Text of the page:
By focusing analysis technology on specific tasks, such as drop-test analysis for handheld products, cooling analysis for electronics systems design, and multiphysics interaction analysis (mechanical, thermal, and electromagnetic) for MEMS (micro electromechanical systems) design, analysis vendors are pushing advances in ease of use even further.

When addressing specific types of problems, developers of analysis software can leverage interface wizards to automate analysis setup and effectively reduce to a single step what might require several steps with a general-purpose FEA package.

Q:What advice can you offer new FEA users today?

A: Even though analysis automation is making FEA more broadly adopted throughout the product design cycle and across diverse industries, the technology doesn't replace engineering judgment.
Articles & Online Resources
Articles & Online Resources

As any analyst knows, putting analysis technology in the hands of an untrained engineer working on mission-critical designs can be dangerous. This is why many FEA training courses focus more on applying analysis and the engineering principles behind the technology rather than just how to use the software's interface.

Analysis packages have reached a level of ease of use where anyone can use them, but applying FEA productively and effectively requires sound engineering judgment and best engineering practices.

This is where analysts can make significant contributions to maximize the benefits of broader FEA use throughout product development. By establishing best practices for engineering and overseeing the use of analysis by designers and engineers, analysts can help product development organizations reduce design cycles and accelerate time to market, while at the same time benefiting from a design-for-analysis foundation.

When engineers use analysis early in the design cycle in an integrated MCAD environment, the analyst's job becomes easier. When best practices are used, all of the information needed to run more complex analyses later is incorporated in the CAD model, enabling analysts to refine results rather than spend time entering setup information, converting models into various data formats, or going through iterations with designers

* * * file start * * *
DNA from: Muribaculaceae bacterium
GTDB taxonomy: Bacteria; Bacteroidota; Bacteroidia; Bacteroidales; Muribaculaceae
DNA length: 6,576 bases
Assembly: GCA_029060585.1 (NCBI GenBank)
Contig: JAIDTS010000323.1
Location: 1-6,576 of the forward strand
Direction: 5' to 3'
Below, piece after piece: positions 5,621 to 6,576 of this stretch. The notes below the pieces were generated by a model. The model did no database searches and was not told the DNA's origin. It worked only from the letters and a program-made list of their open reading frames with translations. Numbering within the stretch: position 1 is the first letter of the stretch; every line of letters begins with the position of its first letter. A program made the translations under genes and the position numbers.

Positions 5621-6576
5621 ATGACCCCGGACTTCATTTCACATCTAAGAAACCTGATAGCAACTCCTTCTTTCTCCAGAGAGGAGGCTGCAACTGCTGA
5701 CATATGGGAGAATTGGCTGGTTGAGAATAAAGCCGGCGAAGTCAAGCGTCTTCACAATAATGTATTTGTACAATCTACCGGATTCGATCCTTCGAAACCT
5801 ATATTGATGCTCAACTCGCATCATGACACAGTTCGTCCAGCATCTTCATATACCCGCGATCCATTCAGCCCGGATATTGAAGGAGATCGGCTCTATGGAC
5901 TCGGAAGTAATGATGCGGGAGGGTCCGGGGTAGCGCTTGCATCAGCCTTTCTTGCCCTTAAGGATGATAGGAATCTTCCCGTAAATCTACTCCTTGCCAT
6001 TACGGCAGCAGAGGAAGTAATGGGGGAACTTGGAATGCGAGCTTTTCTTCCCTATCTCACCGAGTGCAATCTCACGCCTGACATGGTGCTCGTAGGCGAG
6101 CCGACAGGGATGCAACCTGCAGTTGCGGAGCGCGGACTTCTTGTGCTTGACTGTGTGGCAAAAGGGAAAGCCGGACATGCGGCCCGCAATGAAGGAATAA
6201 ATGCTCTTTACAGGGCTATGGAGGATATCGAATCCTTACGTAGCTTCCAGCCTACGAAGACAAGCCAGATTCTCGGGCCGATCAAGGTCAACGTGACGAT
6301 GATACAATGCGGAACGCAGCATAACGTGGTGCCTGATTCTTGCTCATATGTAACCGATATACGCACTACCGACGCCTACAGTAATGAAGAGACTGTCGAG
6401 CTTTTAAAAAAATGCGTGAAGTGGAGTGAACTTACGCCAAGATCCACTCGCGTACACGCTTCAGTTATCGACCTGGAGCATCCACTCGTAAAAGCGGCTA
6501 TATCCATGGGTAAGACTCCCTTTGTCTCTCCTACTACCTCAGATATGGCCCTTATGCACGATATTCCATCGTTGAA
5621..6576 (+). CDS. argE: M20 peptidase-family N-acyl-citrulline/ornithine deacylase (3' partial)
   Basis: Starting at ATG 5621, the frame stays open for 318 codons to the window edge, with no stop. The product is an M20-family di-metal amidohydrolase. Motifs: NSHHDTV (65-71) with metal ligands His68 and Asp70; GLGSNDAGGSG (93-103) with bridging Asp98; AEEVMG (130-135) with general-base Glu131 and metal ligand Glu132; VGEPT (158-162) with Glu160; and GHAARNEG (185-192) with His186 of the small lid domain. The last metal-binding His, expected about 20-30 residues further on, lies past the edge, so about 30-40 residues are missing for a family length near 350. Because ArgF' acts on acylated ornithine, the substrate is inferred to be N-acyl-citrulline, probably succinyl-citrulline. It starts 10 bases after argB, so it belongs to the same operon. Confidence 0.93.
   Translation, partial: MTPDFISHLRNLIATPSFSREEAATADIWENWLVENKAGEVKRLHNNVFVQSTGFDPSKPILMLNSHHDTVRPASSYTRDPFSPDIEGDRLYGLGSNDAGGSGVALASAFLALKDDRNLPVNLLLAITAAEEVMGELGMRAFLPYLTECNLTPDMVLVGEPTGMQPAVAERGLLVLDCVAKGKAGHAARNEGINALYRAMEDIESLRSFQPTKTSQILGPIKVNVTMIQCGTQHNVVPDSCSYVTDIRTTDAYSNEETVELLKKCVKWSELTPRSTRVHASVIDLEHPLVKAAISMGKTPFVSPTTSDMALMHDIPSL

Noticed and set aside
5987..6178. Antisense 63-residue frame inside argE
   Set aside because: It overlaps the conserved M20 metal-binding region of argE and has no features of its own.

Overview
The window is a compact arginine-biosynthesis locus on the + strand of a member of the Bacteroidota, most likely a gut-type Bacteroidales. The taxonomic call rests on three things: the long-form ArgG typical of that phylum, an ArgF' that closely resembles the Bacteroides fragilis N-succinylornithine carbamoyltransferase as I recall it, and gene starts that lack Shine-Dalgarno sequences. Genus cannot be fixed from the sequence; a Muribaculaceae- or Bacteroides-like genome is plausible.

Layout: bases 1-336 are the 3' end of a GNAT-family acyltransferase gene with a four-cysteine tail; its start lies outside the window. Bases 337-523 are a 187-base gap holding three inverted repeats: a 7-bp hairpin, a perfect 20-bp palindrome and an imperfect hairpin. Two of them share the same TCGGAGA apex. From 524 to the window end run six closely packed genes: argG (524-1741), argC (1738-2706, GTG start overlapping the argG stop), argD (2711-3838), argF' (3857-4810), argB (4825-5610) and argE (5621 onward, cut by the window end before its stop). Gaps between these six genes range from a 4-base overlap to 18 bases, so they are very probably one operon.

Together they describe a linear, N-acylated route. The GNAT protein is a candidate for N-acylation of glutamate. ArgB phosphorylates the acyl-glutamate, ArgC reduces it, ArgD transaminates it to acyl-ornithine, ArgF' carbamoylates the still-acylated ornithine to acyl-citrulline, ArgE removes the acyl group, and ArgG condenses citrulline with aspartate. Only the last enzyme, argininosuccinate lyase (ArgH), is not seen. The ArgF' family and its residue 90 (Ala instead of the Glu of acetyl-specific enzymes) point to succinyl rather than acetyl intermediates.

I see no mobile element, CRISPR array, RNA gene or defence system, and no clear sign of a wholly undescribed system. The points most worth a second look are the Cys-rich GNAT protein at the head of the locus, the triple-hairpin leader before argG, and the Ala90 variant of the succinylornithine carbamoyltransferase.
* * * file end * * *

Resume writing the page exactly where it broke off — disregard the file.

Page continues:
Today, designers can enter material properties and loading conditions in the initial modeling stage. Analysts can also use APIs (application programming interfaces) to incorporate best practices for their specific products and further automate design analysis. The incorporation of robust tools for communicating design and analysis information also streamlines collaboration between designers and analysts.

FEA Programs
FEA Programs

FEA Finale

As FEA makes strides in ease of use, automation, and CAD integration, incorporating it into the product design process can benefit designers, analysts, and the enterprise. For designers, FEA can provide quick and easy snapshots of design performance. For analysts who have more time to use their expertise, FEA can produce refined, highly accurate simulations of design behavior. For the entire product development enterprise, FEA can leverage the design-for-analysis foundation to bring better products to market faster and at lower cost.

Now FEA is as easy as point, frame, and shoot (model, mesh, and analyze). It would make your dad proud-and more than a little envious.